The Rap Game UK review – are these really the nation's best MCs? – The Guardian

They’re charming, volatile and confident. But it’s hard to argue that the contestants on the second series of the talent contest are the cream of the crop
Like one of those moody lads nodding along in a grime video, The Rap Game UK (BBC Three) seems content to fade into the background, while bigger beasts go head-to-head in the TV talent contest arena. It launched last year as a low-key version of the Jermaine Dupri and Queen Latifah-fronted US original, and it hasn’t got any flashier since. The second series is still judged by the rap duo Krept and Konan, plus 1Xtra’s DJ Target. It still takes place in Birmingham, still has the same recording-contract prize, and still eschews such crowd-pleasing conventions as audience votes and weekly eliminations.
This means the six MCs who line up in the show’s opening a cappella challenge will – bar a major upset – be the same ones to face the judges in the finale. An inauspicious fact, since three of them flopped so hard it’s a wonder they didn’t smash through to the floor below. This was the instantly forgettable Graft, Afro-trap specialist Micahh and daddy’s girl Lesia. They may well have each prepared an incredible 16 bars, but we’ll never know. When the moment came, they stuttered, stumbled and simply couldn’t get the words out. “I lose a bit of respect for an MC when they do that,” grumbled Shogun, the 22-year-old Scot who had successfully showcased his own ferocious flow. “I don’t want to be in clashes with people where I feel like I’m kicking an injured dog.” And nor would we wish to see it!
Some of these guys are yet to prove their rapping skill. Their reality TV credentials, however, all appear to be in order. I’m biased because we’re both from Hackney, but Micahh has a bouncy charm, and since he’s only just got his life together after an extended period of homelessness he, at least, has a sympathetic excuse for those memory lapses. Maybe he’ll pick up some coping tactics from DDroid? The Birmingham native has also had his troubles, but blew away guest judge Rapman in the second challenge, with a melodic narrative about being sectioned with depression. Zones also impressed, with her ice-cold assassin’s demeanour and as an out-and-proud lesbian in a music scene that still harbours pockets of homophobia. When the other contestants misgendered her, she corrected them with minimal fuss and maximum elan.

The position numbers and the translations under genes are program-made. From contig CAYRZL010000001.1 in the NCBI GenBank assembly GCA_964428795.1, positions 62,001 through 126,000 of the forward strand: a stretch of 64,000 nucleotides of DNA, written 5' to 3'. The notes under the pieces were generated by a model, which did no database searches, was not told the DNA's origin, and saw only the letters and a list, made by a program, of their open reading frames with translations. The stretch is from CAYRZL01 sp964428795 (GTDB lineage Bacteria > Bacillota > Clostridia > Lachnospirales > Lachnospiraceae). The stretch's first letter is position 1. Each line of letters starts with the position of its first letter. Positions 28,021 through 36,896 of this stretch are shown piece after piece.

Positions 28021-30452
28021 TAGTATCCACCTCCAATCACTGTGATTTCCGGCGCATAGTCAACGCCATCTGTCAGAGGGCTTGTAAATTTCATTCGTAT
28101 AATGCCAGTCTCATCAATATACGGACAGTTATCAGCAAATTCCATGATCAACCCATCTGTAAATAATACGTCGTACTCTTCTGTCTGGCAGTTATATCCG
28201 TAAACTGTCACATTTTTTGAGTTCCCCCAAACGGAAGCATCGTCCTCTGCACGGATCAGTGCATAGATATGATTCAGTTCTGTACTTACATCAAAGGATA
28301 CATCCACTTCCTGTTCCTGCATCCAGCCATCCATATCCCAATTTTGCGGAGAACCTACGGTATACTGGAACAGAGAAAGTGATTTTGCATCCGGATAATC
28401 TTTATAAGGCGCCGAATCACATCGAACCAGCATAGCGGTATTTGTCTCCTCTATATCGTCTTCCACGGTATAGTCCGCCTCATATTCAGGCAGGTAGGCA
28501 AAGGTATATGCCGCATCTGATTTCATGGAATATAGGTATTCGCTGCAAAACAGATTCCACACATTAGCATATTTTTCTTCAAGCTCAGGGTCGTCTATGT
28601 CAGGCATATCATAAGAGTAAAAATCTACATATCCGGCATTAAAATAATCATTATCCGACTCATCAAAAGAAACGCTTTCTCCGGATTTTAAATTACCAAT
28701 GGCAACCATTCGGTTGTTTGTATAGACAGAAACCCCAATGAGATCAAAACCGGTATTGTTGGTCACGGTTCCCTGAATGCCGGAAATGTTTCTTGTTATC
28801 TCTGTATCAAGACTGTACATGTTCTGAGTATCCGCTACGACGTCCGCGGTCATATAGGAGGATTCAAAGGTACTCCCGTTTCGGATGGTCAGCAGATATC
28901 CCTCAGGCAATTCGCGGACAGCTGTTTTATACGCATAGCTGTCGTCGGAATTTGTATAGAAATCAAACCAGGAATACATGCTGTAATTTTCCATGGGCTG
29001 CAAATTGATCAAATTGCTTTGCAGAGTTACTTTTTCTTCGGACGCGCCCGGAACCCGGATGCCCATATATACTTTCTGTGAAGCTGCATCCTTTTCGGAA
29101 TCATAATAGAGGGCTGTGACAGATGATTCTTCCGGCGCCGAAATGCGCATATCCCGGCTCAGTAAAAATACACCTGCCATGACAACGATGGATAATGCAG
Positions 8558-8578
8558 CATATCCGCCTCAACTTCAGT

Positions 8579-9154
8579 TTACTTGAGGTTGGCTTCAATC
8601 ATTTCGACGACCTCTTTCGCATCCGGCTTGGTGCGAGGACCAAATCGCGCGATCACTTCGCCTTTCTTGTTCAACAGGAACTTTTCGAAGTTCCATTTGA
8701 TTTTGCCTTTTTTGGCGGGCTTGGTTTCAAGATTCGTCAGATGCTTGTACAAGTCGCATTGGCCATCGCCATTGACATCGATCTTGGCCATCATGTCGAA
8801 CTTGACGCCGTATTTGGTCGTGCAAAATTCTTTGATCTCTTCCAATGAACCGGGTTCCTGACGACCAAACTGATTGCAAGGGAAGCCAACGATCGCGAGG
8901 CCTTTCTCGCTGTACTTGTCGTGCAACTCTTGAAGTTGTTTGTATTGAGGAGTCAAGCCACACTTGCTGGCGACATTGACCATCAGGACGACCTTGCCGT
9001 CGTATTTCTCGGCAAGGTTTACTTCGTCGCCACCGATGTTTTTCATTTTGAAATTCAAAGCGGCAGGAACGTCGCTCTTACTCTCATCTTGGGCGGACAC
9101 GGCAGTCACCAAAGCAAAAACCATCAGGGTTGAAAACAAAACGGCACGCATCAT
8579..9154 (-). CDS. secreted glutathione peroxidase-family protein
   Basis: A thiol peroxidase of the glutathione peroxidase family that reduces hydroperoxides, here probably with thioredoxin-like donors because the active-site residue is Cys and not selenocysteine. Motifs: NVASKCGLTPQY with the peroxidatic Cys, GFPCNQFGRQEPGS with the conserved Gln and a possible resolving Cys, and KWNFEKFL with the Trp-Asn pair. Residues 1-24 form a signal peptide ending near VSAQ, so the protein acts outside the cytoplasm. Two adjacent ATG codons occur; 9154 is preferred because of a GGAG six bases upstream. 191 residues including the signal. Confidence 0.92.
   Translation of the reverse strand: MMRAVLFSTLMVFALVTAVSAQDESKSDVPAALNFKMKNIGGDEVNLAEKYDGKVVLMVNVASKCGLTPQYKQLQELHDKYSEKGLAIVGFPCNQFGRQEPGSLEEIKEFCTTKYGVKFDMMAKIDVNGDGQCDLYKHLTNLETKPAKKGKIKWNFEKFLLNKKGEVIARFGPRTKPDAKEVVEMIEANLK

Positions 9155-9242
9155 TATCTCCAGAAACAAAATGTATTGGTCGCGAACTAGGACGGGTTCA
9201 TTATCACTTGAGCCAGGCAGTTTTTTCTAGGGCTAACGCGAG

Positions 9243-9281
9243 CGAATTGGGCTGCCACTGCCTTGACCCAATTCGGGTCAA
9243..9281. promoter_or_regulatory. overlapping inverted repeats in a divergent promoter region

Shogun, meanwhileis shaping up to be a compelling villain – and every reality show needs one. His loudly expressed dissatisfaction with third place rubbed his new flatmates up the wrong way and caused even the unflappable Zones to raise an eyebrow. “Scotland’s produced some of the best poets in the world, but yet we get shunned in the rap community,” he announced, quickly warming to his rant’s theme of persecution and unrecognised national heroism. “I’m hungrier than any one of youse! My whole country needs me! Never mind an estate or a postcode …” Aside from his carelessly insulting tone and evident ignorance of hip-hop’s history and racial politics, Shogun was also apparently forgetting about Ransom FA, last year’s Nigerian-Scottish contestant from Aberdeen.
Compare Shogun’s swaggering self-importance with his fellow frontrunners: Zones displayed quiet composure, while DDroid made it his business to uplift everyone. We’re presented with a worthwhile psychological study, that l like to call “Confidence and the Hip-Hop MC”. Contrary to received X Factor wisdom “wanting it” and “believing in yourself” are not the only ingredients of a successful music career. It also helps to have the kind of sturdy self-esteem that doesn’t depend on denigrating the efforts of others. Battle settings excepted, of course.
Since UK hip-hop has long overcome its own inferiority complex, it’s difficult to believe that these six MCs really do represent the best the UK has to offer. Frankly, I’ve seen more polished talents on the top deck of the 253 bus. More likely, in common with British people generally, unsigned MCs here are just more circumspect and cynical by nature, and therefore less likely to enter a TV talent competition than their American equivalents. Watching these guys improve under the judges’ capable mentorship will still be entertaining, whatever their starting point. In the meantime, perhaps a crew member can nip out and buy DJ Target some trousers? What is he thinking, sitting there doing to-camera interviews in a pair of zebra-print boxer shorts?


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